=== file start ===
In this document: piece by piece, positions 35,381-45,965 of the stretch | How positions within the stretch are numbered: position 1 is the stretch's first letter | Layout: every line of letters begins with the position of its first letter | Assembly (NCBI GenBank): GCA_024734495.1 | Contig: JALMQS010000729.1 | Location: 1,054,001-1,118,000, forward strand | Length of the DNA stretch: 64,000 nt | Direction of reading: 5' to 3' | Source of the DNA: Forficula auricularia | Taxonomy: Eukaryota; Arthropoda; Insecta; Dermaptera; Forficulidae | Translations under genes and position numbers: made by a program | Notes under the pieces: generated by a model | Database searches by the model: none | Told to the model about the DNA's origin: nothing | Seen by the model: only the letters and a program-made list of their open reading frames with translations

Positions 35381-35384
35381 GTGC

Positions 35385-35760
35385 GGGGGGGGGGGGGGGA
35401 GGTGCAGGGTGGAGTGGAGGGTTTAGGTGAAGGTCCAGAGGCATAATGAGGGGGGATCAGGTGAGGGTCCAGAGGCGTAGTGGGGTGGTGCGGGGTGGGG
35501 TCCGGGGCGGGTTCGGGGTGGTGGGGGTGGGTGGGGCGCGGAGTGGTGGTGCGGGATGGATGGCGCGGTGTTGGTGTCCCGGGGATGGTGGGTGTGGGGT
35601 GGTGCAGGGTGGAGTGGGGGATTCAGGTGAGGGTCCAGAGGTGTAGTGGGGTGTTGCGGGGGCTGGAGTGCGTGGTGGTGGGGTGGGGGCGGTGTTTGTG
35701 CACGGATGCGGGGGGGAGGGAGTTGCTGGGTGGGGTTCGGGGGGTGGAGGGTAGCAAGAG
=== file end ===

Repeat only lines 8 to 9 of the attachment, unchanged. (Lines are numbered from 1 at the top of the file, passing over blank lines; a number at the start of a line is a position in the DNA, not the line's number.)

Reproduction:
35601 GGTGCAGGGTGGAGTGGGGGATTCAGGTGAGGGTCCAGAGGTGTAGTGGGGTGTTGCGGGGGCTGGAGTGCGTGGTGGTGGGGTGGGGGCGGTGTTTGTG
35701 CACGGATGCGGGGGGGAGGGAGTTGCTGGGTGGGGTTCGGGGGGTGGAGGGTAGCAAGAG